At the //build/ conference in San Francisco today, Microsoft announced a new development platform for Windows Phone that unifies the developer experience between Windows Store and Windows Phone. This greatly enhances the code-sharing story we presented at Esri Developer Summit in March and makes it even easier to share code.
The ArcGIS Runtime SDK for .NET beta we released last month targets the “Windows Phone Silverlight” platform to build Windows Phone apps. Today we’re announcing the Windows Phone API in the next beta release (currently scheduled for the end of April) will only support Windows Phone 8.1 and target the new Windows Runtime app model to build Windows Phone Store apps using XAML. For our brand new .NET SDK we need to ensure support for the platform Microsoft is promoting now and in the future. The new platform also enables you to share most of your code between Windows Store and Windows Phone apps by utilizing new shared project tooling to build Universal Windows apps. This will significantly reduce the investment required to bring mobile GIS apps to both tablets and phones.
This does mean that apps you have already built for Windows Phone with the current beta will need to be updated to the new platform. To prepare for the upcoming changes we recommend using the Windows Store API in the current .NET SDK to prototype apps. With the next beta release, these apps will more or less compile against the new Windows Phone API with few or no changes (of course the UI should be adjusted for the smaller form factor).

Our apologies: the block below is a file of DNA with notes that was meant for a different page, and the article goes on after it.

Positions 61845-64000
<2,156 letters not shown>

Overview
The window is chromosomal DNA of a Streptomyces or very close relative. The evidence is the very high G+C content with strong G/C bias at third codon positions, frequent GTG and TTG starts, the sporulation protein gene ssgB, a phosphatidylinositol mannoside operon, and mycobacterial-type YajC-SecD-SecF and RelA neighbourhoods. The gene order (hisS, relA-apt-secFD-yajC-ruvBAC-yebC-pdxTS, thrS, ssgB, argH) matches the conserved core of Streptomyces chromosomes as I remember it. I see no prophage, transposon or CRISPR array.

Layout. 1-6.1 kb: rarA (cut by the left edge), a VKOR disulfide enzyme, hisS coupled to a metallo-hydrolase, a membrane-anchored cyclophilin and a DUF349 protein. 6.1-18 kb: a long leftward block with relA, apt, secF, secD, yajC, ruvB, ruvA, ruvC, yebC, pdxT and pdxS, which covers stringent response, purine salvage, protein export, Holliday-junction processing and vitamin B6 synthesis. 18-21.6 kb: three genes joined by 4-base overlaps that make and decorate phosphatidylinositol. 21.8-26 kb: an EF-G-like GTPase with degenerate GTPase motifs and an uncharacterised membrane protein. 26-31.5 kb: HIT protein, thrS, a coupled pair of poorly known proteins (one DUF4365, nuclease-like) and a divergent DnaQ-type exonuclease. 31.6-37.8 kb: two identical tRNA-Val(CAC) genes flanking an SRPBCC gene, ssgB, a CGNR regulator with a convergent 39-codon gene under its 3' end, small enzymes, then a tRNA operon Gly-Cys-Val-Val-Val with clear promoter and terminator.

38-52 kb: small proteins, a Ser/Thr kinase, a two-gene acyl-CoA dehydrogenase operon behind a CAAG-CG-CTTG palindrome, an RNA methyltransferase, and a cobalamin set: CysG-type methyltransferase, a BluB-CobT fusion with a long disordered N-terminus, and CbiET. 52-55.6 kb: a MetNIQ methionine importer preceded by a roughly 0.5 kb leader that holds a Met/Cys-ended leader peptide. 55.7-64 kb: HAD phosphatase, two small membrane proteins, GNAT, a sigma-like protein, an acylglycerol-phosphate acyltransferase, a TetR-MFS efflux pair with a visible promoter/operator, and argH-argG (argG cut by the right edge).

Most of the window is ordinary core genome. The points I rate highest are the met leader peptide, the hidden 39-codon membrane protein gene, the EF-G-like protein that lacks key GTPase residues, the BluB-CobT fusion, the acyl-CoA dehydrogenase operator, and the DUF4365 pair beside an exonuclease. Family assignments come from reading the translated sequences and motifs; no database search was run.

Here’s an example of a very simple universal app that shares all the code and XAML between Windows Store and Windows Phone. Notice there are two sub-projects that handle the two different references, but the App.xaml and SharedMapPage.xaml files are shared:
While this is an app that shares everything, it’s also easy to add code for a specific platform by placing code in the individual folders. That way you can share portions of the app and customize for the different form factors.
In the same way that apps can share logic, so can controls. Here’s an example of all our ArcGIS Runtime .NET Toolkit controls in a universal class library. The only difference is the references. The rest of the code and XAML is shared.
We’re very excited about these new features and think you’ll be as well. I encourage you to download Visual Studio 2013 Update 2 RC when available and check out the new shared project tooling for universal apps, or watch the sessions from Build to learn more. We’re working hard to release the next beta update to support this new functionality and look forward to your feedback.
Lead Developer, ArcGIS Runtime SDK for the Microsoft .NET Framework